Photo Information

U.S. Marine PFC Franco M. Estabillo, Jr., administrative clerk, 11TH Marine Expeditionary Unit (MEU) listens to instructions for use of the M50 gas mask during chemical, biological, radioactive and nuclear (CBRN) training aboard Camp Pendleton, CA, April 19, 2013. The MEU undergoes annual CBRN training to keep personnel mission ready and to familiarize Marines and Sailors with special CBRN equipment. (Photo by: Cpl Jonathan R. Waldman, 11TH MEU Combat Camera)

Photo by Cpl. Jonathan Waldman

Pride of the Pacific maintains readiness

19 Apr 2013 | Lance Cpl.Demetrius Morgan 11th Marine Expeditionary Unit

The 11th Marine Expeditionary Unit's primary mission is to be a rapid response force able to conduct amphibious operations under the most adverse conditions. To consistently accomplish this mission, the MEU participates in various training exercises to sharpen and maintain readiness skills.

Marines with the 11th MEU participated in Chemical, Biological, Radiological, and Nuclear equipment familiarization along with physical training here April 19.

The 11th MEU makes it a priority to complete individual survival standards training and individual protective equipment confidence training on a quarterly basis. The purpose of the training is to prepare MEU personal to operate in a contaminated environment.

The training started with the command element's CBRN section briefing the individual survival standards when in a CBRN situation. Then, the Marines were taught the proper usage of individual protective equipment.

“The focus of this training is to show Marines the amount of mobility you have while in Saratoga undergarments,” said Lance Cpl. Joseph Leeder, a CBRN defense specialist with the 11th MEU. “This training also gives you an idea on what you’re supposed to do in a CBRN environment.”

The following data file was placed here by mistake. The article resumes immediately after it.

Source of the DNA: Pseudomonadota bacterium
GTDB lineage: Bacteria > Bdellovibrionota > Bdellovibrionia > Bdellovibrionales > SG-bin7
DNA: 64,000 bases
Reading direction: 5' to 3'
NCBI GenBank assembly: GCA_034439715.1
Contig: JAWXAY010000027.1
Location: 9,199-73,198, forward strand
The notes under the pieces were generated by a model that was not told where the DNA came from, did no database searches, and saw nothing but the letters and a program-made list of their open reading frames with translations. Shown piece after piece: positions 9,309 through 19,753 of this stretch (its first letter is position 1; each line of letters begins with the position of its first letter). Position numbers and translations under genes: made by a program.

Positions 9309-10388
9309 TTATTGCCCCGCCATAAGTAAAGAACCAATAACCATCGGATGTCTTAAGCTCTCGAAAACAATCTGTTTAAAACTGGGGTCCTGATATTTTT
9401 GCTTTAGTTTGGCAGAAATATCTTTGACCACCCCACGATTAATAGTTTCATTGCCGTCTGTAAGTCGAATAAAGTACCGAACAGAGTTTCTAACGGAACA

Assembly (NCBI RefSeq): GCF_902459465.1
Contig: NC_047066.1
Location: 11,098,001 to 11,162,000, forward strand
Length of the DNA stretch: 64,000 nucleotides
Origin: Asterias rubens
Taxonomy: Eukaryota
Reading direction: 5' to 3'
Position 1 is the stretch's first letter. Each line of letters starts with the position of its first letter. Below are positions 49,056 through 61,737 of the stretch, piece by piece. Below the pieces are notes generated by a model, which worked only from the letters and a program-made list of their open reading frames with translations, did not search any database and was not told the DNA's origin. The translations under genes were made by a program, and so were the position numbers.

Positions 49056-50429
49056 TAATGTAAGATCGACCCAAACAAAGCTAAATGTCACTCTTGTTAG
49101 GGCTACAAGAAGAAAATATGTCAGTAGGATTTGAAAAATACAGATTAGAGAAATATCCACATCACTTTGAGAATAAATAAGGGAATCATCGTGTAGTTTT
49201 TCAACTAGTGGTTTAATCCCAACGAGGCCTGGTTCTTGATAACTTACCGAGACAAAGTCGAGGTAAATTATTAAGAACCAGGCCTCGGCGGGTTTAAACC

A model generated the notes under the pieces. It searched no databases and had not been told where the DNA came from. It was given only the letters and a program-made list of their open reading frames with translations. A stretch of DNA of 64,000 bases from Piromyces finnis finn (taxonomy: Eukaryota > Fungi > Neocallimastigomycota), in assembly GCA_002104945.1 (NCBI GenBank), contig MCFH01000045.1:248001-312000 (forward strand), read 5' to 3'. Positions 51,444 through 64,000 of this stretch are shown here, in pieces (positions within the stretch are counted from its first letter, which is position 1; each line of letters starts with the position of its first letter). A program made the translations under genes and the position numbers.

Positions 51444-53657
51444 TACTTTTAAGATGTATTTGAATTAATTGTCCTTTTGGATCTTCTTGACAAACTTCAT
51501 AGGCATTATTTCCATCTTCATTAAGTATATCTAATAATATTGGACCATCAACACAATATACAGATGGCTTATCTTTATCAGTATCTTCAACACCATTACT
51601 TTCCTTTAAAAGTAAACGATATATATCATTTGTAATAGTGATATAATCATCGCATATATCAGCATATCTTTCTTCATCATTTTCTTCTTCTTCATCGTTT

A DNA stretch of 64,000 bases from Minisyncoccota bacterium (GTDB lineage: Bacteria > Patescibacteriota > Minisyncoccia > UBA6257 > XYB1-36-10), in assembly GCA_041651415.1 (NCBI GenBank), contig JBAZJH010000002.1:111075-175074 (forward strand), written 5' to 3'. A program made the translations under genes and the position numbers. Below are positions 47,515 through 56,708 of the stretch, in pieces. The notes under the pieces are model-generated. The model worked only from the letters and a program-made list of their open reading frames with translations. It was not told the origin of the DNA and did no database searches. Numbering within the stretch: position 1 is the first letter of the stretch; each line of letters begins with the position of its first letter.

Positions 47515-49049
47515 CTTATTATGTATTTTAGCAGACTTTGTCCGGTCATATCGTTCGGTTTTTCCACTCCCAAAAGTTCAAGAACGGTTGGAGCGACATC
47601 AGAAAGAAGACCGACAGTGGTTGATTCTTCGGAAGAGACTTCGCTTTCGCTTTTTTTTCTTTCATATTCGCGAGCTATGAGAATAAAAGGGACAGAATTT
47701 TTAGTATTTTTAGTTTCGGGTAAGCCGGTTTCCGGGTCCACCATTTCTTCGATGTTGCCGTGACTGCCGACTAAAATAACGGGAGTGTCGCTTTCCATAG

Leeder’s role in the training was to be the primary instructor of classes conducted prior to practical application.
Immediately after the CBRN classes, the command element broke into groups to take part in familiarization training. Each group was placed on one of six stations. At each station, Marines conducted immediate actions to CBRN scenarios. After a designated time, the groups rotated to take part in the next station’s training exercise.

During the familiarization training, Marines conducted physical training between stations while wearing Mission Oriented Protective Posture gear. MOPP gear is the standard protective gear the Marine Corps uses when dealing with a possible contamination situation. The MOPP gear was not only used to expose Marines to the equipment, it was also used to make the physical training aspect harder.

The combination of building confidence in usage of gear and fitness training is believed to be the most effective way to create a realistic training regiment, said Leeder.

“This isn’t training that you can give half effort,” said Staff Sgt. Sean Fordham, the CBRN chief with the 11th MEU. “This stuff actually applies in real combat situations.”

The MEU is scheduled to participate in many other PT sessions and other types of training to build unit cohesion and mission readiness while in preparation for their deployment scheduled in 2014.

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